'Hurt' your students to escalate pay fight

May 16, 2003

Money and merger top the agenda at the AUT conference. Phil Baty reports

It is time to "hurt students" in the fight for better pay and conditions, members of the Association of University Teachers argued last week as the union's annual conference took a militant turn.

Delegates at Scarborough approved executive plans for a campaign of escalating industrial action if employers do not make a serious response to demands for a 28 per cent pay rise. This includes the unprecedented options of boycotting admissions and exams. The union warned that strikes alone were not effective enough.

Aiden O'Donnel of Glasgow Caledonian University won applause when he said:

"We have to start making trouble. You're all too nice. If you want to take effective industrial action, you have to hurt someone. The only person you can hurt is the student. It is better to fight on your legs than live on your knees."

Andrew Adams of Reading AUT said: "I'm as unwilling to do any damage to students as most of you, but by not harming them for the past 20 years we have caused more severe harm to them now - the further and further degradation of their conditions. We are harming students by our inaction on pay. It's a hard choice but it's well past the time we made it."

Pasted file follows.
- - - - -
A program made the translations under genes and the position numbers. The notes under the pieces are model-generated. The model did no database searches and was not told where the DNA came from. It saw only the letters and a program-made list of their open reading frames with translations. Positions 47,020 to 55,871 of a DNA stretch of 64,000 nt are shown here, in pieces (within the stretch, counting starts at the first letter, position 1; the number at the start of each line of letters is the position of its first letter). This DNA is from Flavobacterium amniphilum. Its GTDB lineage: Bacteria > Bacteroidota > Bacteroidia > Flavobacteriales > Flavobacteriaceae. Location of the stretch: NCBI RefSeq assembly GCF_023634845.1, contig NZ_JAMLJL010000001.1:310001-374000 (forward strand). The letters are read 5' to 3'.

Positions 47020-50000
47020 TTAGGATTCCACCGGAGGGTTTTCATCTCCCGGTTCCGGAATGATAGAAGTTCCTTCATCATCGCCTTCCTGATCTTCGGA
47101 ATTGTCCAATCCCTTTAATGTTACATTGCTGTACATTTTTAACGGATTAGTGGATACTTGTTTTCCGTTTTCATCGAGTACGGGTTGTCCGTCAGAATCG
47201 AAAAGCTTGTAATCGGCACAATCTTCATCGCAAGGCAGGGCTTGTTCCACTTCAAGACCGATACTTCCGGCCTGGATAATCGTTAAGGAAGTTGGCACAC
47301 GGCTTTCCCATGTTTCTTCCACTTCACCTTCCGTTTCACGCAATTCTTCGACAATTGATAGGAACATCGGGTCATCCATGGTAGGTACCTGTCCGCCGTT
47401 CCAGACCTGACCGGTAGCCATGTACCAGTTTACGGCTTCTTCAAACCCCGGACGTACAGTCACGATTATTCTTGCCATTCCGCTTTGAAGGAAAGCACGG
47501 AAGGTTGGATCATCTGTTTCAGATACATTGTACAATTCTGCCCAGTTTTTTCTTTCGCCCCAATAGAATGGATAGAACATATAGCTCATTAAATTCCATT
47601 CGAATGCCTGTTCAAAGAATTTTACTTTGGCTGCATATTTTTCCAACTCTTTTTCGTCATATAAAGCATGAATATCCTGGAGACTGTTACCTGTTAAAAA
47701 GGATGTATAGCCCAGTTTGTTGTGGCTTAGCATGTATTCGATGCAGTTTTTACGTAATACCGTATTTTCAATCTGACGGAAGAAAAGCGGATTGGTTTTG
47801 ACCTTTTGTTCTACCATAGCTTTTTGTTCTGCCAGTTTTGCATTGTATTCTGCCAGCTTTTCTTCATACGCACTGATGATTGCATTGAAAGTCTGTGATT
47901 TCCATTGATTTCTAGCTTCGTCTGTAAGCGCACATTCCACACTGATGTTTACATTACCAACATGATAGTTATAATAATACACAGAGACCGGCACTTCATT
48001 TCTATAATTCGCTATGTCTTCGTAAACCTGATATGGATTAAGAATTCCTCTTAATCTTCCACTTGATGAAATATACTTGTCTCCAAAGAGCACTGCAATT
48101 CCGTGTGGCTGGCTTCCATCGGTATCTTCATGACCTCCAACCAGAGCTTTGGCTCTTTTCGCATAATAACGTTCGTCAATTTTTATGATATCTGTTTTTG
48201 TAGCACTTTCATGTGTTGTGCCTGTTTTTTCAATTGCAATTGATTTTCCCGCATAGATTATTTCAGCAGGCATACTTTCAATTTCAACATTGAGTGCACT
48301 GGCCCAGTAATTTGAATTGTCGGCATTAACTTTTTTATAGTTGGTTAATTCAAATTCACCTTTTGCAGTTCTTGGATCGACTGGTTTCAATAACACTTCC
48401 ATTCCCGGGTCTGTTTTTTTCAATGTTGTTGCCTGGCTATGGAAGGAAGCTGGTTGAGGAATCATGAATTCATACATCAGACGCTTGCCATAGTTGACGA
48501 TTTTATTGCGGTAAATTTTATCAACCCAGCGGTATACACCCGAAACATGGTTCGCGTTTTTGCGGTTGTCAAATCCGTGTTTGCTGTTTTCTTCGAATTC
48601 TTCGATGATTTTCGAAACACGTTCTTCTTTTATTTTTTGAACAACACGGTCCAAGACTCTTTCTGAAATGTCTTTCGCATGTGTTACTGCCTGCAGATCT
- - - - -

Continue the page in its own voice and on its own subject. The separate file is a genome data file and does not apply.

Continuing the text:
The delegates approved an executive paper revealing that although more than 84 per cent of members supported taking industrial action, they were divided over what sort of action to take. Ann Mair of Strathclyde University said: "The one-day strike is totally inefficient. The only people who benefit are the employers who do not have to pay you for that day."

One delegate suggested that lecturers should give every student a first-class grade until further notice. Others suggested causing maximum embarrassment to vice-chancellors at degree ceremonies and public events.

Delegates demonstrated their anger that pay had been allowed to fall 40 per cent behind that of other workers in the past 15 to 20 years by throwing out a motion by their elected executive to discuss with employers plans to pay "market supplements" to lecturers in shortage areas.

The executive had wanted approval for a plan to ensure that where universities sought local flexibility to pay differential salaries according to market forces, the AUT had a strong role in making sure the supplements were paid consistently and fairly, and were determined openly.

But delegates said that even discussing the issue with employers sent out the wrong message.

Dr Adams said: "The use of market supplements is a sticking plaster to cover up severe recruitment and retention problems. We should not collude in this measure, we should fight the thing."

Sandy Golbey of Nottingham University said: "Market supplements are a sop for poor pay. We only need them because our pay is so dire in the first place."

Speaking to The THES after the debate, Sally Hunt, the AUT's general secretary, said the defeat for the executive showed how angry lecturers were. "It was a real expression of anger and pain - people were just expressing real horror," she said. "It was shocking to listen to. It shows there is no trust over pay."

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